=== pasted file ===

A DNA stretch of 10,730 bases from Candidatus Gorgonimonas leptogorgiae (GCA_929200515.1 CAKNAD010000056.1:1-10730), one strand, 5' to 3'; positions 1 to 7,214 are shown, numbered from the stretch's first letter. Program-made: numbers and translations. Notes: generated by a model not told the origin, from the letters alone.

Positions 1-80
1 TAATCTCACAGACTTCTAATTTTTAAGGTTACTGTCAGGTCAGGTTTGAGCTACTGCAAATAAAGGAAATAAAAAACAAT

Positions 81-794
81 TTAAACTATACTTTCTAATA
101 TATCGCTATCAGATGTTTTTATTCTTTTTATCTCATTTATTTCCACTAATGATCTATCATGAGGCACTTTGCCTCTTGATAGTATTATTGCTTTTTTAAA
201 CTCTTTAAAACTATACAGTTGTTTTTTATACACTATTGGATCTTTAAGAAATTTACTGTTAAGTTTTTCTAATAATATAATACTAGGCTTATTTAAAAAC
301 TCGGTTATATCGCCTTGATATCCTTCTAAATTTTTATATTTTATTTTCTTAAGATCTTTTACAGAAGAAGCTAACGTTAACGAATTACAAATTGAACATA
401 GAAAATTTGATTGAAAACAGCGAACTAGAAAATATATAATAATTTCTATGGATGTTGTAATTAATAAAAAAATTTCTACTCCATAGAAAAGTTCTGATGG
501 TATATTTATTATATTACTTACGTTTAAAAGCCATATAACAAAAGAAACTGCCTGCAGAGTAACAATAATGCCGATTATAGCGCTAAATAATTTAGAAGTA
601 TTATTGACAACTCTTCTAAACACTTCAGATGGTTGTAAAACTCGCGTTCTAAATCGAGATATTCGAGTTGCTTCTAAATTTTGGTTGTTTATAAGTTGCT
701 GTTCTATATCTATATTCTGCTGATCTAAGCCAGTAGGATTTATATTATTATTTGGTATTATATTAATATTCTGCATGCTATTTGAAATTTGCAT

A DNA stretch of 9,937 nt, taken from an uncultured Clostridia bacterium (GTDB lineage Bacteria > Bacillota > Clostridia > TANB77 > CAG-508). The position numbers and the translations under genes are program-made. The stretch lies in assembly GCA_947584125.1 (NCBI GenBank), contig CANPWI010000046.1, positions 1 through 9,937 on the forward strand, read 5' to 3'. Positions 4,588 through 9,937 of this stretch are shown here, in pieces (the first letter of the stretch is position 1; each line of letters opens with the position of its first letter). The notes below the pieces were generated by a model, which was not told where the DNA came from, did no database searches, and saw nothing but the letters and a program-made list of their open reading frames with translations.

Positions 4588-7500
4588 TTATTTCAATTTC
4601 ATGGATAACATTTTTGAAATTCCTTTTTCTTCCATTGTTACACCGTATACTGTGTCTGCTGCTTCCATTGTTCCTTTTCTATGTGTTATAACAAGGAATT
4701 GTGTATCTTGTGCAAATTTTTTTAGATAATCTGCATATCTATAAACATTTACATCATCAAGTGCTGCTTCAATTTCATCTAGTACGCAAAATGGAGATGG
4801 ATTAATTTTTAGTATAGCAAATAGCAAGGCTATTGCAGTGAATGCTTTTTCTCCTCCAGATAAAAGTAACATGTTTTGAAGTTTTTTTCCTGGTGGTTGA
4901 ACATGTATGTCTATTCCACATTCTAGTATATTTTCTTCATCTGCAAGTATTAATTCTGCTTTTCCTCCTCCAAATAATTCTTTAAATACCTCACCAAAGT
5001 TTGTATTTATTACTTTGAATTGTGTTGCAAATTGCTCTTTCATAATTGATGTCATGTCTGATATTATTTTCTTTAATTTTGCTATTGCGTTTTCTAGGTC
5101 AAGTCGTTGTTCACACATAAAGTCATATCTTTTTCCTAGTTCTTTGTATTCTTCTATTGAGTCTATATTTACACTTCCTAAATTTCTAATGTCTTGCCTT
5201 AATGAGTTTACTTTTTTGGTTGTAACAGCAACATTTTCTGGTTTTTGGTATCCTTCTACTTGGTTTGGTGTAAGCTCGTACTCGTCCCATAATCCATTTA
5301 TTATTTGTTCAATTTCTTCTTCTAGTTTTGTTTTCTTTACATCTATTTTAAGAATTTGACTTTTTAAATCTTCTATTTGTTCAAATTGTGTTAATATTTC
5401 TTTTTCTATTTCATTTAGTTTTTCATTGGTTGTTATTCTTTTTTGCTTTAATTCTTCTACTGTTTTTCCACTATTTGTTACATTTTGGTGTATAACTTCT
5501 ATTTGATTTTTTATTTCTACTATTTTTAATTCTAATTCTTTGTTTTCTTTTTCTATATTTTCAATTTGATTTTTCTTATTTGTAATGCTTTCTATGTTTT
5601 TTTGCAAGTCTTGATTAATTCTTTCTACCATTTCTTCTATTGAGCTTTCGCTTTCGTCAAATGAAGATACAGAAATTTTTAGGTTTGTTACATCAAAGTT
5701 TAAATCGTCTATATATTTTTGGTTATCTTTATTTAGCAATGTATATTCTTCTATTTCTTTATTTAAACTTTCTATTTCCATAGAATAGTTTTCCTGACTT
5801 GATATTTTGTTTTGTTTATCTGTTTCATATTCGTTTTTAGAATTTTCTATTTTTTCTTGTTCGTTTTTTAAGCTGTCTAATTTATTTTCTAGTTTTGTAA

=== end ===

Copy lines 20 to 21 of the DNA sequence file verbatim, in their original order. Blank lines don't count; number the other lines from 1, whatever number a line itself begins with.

5001 TTGTATTTATTACTTTGAATTGTGTTGCAAATTGCTCTTTCATAATTGATGTCATGTCTGATATTATTTTCTTTAATTTTGCTATTGCGTTTTCTAGGTC
5101 AAGTCGTTGTTCACACATAAAGTCATATCTTTTTCCTAGTTCTTTGTATTCTTCTATTGAGTCTATATTTACACTTCCTAAATTTCTAATGTCTTGCCTT